The California Supreme Court, which is supposed to have seven justices, has had only six for more than seven months, an interval that may be unprecedented and is at least the longest in a half century. The reason is inaction by Gov. Jerry Brown.
Justice Joyce Kennard, the court’s longest-serving member, retired April 5, a decision she had announced nearly two months earlier. The vacancy gave Brown a chance to shift the composition of a court that has had only one Democratic appointee for more than two decades.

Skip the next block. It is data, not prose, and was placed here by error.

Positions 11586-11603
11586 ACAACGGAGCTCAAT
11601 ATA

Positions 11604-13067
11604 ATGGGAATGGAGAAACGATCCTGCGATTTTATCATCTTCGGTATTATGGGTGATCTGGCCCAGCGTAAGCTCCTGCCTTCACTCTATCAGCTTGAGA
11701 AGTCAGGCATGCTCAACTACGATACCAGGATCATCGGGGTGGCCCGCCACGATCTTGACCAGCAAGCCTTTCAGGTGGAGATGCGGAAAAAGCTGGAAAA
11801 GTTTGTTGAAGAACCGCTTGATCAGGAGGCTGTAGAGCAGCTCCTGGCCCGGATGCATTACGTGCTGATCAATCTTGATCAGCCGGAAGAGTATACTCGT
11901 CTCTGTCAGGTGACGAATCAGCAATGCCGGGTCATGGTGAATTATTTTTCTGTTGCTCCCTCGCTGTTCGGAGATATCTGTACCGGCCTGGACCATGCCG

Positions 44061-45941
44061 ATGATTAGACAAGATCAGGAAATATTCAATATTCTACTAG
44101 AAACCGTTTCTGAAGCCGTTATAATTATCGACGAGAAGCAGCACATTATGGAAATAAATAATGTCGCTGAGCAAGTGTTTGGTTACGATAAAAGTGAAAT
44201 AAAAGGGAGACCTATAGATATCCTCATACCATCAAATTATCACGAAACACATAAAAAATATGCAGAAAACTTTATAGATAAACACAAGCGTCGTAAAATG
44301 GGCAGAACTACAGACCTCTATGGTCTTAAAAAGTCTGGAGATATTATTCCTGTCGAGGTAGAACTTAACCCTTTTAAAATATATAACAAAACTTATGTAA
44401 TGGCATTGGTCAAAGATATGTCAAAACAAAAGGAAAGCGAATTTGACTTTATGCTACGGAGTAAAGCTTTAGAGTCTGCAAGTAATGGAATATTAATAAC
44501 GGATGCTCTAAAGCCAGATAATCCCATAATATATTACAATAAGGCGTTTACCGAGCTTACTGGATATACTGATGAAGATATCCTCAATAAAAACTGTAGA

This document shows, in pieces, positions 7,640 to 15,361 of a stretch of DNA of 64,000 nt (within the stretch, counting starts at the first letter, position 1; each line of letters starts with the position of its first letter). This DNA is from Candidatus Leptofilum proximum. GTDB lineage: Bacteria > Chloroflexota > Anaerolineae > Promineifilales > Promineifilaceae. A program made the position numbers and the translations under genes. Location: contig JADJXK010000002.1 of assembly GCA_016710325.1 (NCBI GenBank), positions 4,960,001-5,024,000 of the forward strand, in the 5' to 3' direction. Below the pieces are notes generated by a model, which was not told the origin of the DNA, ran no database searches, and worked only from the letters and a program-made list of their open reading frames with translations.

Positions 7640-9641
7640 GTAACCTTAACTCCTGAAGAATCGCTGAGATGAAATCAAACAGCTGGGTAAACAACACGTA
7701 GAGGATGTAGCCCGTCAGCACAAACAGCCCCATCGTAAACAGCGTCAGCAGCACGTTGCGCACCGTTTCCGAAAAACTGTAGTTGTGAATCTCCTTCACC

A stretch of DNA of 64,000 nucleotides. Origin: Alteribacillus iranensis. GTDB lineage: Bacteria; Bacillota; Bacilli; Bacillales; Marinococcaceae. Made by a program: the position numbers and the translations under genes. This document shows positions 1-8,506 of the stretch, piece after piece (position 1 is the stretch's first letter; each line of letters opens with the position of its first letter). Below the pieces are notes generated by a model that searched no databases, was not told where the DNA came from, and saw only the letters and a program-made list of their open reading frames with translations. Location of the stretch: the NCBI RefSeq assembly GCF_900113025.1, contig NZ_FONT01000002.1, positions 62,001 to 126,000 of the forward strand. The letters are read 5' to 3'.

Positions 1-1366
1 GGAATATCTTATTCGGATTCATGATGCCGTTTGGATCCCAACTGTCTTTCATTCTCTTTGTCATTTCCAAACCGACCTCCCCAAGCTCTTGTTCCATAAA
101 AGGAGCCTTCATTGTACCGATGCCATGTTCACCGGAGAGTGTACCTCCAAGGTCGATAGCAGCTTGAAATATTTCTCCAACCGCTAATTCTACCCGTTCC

The governor moved quickly when another seat opened up with the announcement in June by Justice Marvin Baxter, the court’s leading conservative, that he would not seek another 12-year term. Five weeks later, Brown nominated Stanford law Professor Mariano-Florentino Cuellar, who was confirmed by a state commission and approved by the state’s voters Nov. 4 to take office in January.
But Brown — who at times in the past has questioned the need to fill vacant judgeships — hasn’t nominated Kennard’s successor or said why he hasn’t.
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